Cora caught a flash of dirty blond hair brushing against a stubbled jawline. Something about the line of his jaw was familiar, but she couldn’t think what. Before she had time to dwell on the mystery, the man pulled a thick white wig over his hair, and secured the white beard across his face. He ambled over to the group of elves, catching Cora’s glance as he passed. Sparkling sky blue eyes met hers. Cora felt a smile bubble spontaneously to her face. She swallowed it down. She wasn’t here to make friends. She was here because she had no choice. She dropped her gaze from the stranger in the Santa suit and looked away.
‘Very good.’ Mrs Atkins folded her arms. ‘For those of you who are new to us, a few ground rules. You are to remain in costume and in character at all times. You will be at your posts before the store opens and you will not leave until the final child has left at the end of the day. You are employed for six days each week. On late night shopping evenings the grotto will close for twenty minutes to allow the changeover to the evening Father Christmas, who will also cover the role on Sundays. Mr Carr you will leave the floor before the evening Father Christmas enters. We do not want the children to catch a glimpse of the two of you together now, do we?’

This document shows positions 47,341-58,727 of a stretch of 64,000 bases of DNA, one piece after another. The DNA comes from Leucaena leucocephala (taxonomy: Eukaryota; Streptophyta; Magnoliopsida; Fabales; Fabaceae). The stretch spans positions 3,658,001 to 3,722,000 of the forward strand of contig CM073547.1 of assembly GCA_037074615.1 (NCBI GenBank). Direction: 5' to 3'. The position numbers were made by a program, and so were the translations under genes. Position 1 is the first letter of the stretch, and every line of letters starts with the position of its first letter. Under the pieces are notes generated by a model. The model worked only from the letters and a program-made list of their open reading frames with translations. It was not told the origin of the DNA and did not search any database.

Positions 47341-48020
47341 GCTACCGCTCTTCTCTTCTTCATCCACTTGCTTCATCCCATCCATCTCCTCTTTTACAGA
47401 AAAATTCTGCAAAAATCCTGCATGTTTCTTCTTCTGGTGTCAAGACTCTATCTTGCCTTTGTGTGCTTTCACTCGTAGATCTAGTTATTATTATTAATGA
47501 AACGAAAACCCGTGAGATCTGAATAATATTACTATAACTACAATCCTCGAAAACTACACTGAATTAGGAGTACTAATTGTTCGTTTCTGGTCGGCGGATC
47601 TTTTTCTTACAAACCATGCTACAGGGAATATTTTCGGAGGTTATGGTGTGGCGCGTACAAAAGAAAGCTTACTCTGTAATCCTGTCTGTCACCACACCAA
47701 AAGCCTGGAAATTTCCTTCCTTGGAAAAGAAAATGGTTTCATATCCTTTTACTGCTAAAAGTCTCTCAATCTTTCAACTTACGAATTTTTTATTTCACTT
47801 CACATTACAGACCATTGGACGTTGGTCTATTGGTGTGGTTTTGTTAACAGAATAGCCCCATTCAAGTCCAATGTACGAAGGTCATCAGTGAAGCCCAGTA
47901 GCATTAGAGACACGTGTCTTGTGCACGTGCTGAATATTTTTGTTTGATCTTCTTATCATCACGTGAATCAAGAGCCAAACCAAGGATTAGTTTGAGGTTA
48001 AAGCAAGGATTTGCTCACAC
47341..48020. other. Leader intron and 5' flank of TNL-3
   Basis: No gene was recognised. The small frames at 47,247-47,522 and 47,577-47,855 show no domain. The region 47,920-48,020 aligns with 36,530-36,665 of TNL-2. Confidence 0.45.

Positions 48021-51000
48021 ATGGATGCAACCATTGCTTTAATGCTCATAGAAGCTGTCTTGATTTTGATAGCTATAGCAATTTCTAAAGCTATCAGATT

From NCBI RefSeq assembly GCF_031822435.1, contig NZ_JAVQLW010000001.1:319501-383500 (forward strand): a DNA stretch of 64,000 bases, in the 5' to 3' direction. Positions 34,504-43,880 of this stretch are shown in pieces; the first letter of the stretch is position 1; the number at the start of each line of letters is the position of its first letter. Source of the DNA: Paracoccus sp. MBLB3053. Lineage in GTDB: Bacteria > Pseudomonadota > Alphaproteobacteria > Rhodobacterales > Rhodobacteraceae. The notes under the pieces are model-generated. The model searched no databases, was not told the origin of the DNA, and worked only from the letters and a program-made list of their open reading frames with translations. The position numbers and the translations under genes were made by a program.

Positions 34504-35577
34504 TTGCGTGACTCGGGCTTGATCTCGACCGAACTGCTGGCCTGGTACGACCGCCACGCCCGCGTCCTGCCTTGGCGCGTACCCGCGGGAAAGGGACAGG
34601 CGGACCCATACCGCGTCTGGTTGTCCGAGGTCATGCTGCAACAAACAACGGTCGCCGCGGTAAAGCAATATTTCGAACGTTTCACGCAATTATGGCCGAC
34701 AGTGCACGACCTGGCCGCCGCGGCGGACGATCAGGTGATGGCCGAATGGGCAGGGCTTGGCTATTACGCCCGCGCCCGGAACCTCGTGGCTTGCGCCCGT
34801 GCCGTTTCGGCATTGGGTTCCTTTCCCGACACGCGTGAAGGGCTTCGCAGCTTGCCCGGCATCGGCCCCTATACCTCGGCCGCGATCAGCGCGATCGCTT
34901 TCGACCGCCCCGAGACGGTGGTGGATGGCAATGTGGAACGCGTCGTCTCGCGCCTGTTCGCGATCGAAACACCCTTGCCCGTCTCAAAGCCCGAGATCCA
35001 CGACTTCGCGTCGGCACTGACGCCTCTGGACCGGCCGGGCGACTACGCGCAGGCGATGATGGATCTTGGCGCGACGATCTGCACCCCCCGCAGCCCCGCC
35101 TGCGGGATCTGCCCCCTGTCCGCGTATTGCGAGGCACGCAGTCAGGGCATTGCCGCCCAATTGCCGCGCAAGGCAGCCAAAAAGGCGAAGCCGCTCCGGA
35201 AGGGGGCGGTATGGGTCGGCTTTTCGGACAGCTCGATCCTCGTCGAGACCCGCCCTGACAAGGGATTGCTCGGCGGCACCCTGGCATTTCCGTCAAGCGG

Next to Cora, the man in the Santa suit stifled a laugh. ‘What about breaks?’
Mrs Atkins sucked the air through her teeth as if she suspected breaks were an unnecessary modern innovation. ‘There is a break area at the rear of the grotto specifically for the use of yourself and your reindeer. You will exit the store through the break room behind the grotto, and not across the shop floor. And there is to be absolutely no smoking in costume. Father Christmas and his faithful elves should not be seen puffing on a roll-up in front of the store. Is that clear?’